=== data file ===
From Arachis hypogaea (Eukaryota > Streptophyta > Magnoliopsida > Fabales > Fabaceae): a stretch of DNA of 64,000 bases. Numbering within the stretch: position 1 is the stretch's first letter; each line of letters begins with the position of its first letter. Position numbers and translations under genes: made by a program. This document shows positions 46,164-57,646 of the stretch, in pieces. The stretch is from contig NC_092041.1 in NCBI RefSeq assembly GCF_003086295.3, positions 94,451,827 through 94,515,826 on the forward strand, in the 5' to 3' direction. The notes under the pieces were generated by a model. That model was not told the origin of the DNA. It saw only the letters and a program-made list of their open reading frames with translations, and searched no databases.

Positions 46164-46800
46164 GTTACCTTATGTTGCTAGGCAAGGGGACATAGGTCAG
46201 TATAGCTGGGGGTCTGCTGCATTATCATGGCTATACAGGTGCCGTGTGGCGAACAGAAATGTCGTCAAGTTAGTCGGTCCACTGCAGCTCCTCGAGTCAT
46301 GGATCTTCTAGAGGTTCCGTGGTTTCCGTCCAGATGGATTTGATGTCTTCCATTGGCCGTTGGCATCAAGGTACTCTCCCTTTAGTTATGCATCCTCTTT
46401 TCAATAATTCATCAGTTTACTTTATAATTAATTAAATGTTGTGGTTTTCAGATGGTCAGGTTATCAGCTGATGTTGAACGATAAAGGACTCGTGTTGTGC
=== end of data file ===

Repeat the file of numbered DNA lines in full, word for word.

From Arachis hypogaea (Eukaryota > Streptophyta > Magnoliopsida > Fabales > Fabaceae): a stretch of DNA of 64,000 bases. Numbering within the stretch: position 1 is the stretch's first letter; each line of letters begins with the position of its first letter. Position numbers and translations under genes: made by a program. This document shows positions 46,164-57,646 of the stretch, in pieces. The stretch is from contig NC_092041.1 in NCBI RefSeq assembly GCF_003086295.3, positions 94,451,827 through 94,515,826 on the forward strand, in the 5' to 3' direction. The notes under the pieces were generated by a model. That model was not told the origin of the DNA. It saw only the letters and a program-made list of their open reading frames with translations, and searched no databases.

Positions 46164-46800
46164 GTTACCTTATGTTGCTAGGCAAGGGGACATAGGTCAG
46201 TATAGCTGGGGGTCTGCTGCATTATCATGGCTATACAGGTGCCGTGTGGCGAACAGAAATGTCGTCAAGTTAGTCGGTCCACTGCAGCTCCTCGAGTCAT
46301 GGATCTTCTAGAGGTTCCGTGGTTTCCGTCCAGATGGATTTGATGTCTTCCATTGGCCGTTGGCATCAAGGTACTCTCCCTTTAGTTATGCATCCTCTTT
46401 TCAATAATTCATCAGTTTACTTTATAATTAATTAAATGTTGTGGTTTTCAGATGGTCAGGTTATCAGCTGATGTTGAACGATAAAGGACTCGTGTTGTGC